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How much Blade Runner is too much Blade Runner? Warner Bros. ponders this question with yet another packaging of Sir Ridley Scott’s 1982 masterpiece, forcing fans to peer into their Replicant souls (and their wallets) to decide if this collection belongs on the DVD shelf.
Honestly, at this point, what’s left to say about Blade Runner that hasn’t been said?
Set in a distant future, where mankind has figured out a way to clone humans, specially skilled officers known as Blade Runners track – and shoot to kill – renegade Replicants. When four deadly Replicants return to Earth, former Runner Rick Deckard (Harrison Ford) is ordered out of retirement to bring them to justice before their identities are learned by an unsuspecting public.
Ford has countless iconic roles on his resume, but the mysterious Deckard ranks as one of my favorites, allowing him to mirror Bogart in a neo-noir mystery (a genre that plays to Ford’s rugged strengths as an actor). Blade Runner’s essentially a potboiler, though the sci-fi wizard living in Scott’s heart inspires him to build breathtakingly visual (and digitally frozen) worlds that look better and better every time they are upgraded for Blu-ray. More on that in a moment.
Blade Runner notoriously flopped upon release, polarizing critics and alienating audiences who probably wanted Scott to return to the thrills and chills of his previous feature, 1979’s Alien. Of course, Runner reversed its fortunes over time as intelligent viewers warmed to its meaty discussions about identity, mortality, morality, and the existence of crippling paranoia in a dystopian future. The rich mystery surrounding Deckard’s true personality also prompted millions to return to Blade Runner over the years, only to discover new cuts, edits and repackages of the movie they’d come to love.
Yes, the trouble with Blade Runner lies in Scott’s incessant tinkering: When opting to honor the anniversary of the movie, which version do you choose? And now that Runner exists in so many different formats (even on Blu-ray), which is worth your time? Because we’ve already dissected the film in countless articles over the decades, let’s dig into the latest release of Scott’s film and see what’s what.
The first question that needs to be asked is, “Do you already own Blade Runner on Blu-ray?” Because if the answer is no, then it becomes that much easier to simply say, “Buy this version, and soak up one of the greatest Blu-ray movies you’ll ever own.” Scott’s brilliant work on the dystopian Los Angeles of the future converts amazingly to Blu-ray, and each new release of the 1982 film floods more light into Jordan Cronenweth’s cinematography--to the film’s benefit, as it somehow improves the clarity of the imagery without taking away from the grim and grit of Scott’s depressing motif.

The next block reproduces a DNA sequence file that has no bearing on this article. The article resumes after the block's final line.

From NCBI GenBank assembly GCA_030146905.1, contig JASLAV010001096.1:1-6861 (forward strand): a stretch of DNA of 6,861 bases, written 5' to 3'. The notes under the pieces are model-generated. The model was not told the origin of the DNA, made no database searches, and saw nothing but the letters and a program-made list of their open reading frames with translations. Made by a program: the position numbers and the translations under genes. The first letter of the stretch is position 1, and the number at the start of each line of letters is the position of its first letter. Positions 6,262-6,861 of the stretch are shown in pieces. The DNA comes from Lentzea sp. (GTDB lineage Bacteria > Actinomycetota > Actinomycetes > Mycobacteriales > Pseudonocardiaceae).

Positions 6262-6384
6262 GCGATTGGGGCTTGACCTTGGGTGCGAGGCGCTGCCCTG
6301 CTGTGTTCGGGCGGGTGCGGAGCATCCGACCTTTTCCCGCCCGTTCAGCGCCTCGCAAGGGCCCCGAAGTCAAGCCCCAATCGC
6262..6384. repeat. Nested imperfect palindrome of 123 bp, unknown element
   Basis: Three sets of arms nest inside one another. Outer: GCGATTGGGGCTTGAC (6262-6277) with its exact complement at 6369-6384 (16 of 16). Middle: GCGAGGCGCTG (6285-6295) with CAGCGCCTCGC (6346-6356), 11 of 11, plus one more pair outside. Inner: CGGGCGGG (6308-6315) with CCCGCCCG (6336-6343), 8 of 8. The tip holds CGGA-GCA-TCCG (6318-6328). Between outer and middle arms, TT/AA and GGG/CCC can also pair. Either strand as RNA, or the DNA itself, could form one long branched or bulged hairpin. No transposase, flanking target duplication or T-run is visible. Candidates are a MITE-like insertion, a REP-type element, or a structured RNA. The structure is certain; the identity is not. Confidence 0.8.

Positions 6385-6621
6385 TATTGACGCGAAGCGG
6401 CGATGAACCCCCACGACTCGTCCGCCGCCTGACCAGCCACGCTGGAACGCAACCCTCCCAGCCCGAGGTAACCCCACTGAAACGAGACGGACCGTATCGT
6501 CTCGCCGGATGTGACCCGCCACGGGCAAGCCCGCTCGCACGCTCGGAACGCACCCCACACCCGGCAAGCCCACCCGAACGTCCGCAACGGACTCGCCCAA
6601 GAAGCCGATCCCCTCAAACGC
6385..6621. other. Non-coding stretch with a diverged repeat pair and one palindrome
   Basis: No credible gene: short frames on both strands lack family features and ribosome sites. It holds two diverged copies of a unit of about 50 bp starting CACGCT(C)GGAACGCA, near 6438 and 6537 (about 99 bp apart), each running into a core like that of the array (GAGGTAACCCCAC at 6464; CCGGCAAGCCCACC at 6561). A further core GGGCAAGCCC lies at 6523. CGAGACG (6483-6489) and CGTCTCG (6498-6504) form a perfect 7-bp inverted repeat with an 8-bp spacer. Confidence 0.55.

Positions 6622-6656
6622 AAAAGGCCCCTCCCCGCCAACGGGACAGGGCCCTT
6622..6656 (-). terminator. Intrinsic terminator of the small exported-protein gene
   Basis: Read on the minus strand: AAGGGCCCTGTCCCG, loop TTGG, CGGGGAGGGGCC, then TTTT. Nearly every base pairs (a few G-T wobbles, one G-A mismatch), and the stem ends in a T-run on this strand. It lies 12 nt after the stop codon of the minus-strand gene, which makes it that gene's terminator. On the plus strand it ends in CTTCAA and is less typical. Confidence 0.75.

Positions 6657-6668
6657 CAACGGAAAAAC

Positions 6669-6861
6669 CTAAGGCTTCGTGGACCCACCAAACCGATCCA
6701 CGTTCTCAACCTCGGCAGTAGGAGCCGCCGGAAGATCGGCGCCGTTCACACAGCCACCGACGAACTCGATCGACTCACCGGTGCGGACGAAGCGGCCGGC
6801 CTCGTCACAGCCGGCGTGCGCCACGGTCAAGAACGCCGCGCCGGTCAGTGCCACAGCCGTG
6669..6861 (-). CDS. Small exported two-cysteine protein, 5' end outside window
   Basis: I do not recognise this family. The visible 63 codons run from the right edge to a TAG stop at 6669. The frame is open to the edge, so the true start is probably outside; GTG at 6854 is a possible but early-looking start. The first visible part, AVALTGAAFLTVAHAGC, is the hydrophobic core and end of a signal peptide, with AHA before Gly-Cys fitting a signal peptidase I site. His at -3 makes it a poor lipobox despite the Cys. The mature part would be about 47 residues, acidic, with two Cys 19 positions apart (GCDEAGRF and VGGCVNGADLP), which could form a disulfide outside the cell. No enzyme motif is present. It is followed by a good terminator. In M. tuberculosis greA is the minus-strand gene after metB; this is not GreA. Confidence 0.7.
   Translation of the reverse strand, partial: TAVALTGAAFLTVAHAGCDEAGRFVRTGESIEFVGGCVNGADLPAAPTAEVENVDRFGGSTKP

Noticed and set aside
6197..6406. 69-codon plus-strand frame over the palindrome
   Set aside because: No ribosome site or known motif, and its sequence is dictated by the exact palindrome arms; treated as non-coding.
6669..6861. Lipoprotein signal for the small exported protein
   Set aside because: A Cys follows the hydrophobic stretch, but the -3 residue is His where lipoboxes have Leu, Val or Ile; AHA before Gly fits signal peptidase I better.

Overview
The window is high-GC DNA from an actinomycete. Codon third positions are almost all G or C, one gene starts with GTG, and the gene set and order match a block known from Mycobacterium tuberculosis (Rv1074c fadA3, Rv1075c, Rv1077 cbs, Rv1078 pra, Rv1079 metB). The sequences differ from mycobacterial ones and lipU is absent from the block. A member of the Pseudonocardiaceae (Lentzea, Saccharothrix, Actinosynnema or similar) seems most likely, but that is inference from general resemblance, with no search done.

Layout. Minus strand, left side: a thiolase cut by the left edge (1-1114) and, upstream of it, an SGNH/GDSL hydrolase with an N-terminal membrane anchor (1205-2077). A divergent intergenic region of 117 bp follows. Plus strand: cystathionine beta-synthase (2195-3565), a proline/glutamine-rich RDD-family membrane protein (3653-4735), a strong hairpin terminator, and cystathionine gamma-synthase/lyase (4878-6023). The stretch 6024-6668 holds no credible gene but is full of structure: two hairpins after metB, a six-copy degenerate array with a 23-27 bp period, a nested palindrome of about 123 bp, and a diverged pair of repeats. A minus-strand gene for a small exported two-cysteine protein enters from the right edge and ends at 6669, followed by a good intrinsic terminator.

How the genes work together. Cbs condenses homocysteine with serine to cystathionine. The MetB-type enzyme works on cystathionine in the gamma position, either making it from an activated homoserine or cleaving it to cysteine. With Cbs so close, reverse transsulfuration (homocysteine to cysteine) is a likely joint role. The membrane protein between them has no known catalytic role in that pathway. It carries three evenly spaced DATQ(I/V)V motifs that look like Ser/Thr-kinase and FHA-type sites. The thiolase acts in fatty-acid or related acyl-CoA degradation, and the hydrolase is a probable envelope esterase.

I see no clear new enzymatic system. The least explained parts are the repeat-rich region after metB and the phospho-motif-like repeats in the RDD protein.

However, if you plunked down cash for the 2007 set that Warner released in an effort to bundle all of Scott’s Blade Runner cuts into one handy-dandy package, then it becomes a little more complicated. As in the 2007 set, this new collection offers the five known versions of the finished film, from a Final Cut to a 1991 Director’s Cut that, legend has it, had no input from Scott. Voiceover track? No voiceover track? The choice remains yours.
What sets the new collection apart from the 2007 version – as visual, audio and supplemental transfers all appear to be identical – are the physical toys and gifts you’ll find in the new box. There’s a die-cast Concept Spinner Car (which my four-year-old loves playing with), a double-sided hardcover collectible book on the Art of Blade Runner, and a Lenticular Print that shows the Spinner Car flying in front of a digital billboard.
Slide Disc Three into your Blu-ray player and you’ll also be able to boot up the last original feature in the new Blade Runner set: More than 1,000 archival images from the production of the brilliant film. Die-hard fans will thrill at each shot, just as they’ll want that Spinner Car on their shelf as a collectible.
Casual fans, however, either already own Blade Runner (probably thanks to that comprehensive 2007 set), or they never planned on owning Scott’s movie in the first place. You decide then, Runner fans, if you’ll run right out and grab this set that’s undoubtedly excellent, but possibly irrelevant if you’ve already pulled the trigger on Scott’s movie in the past.
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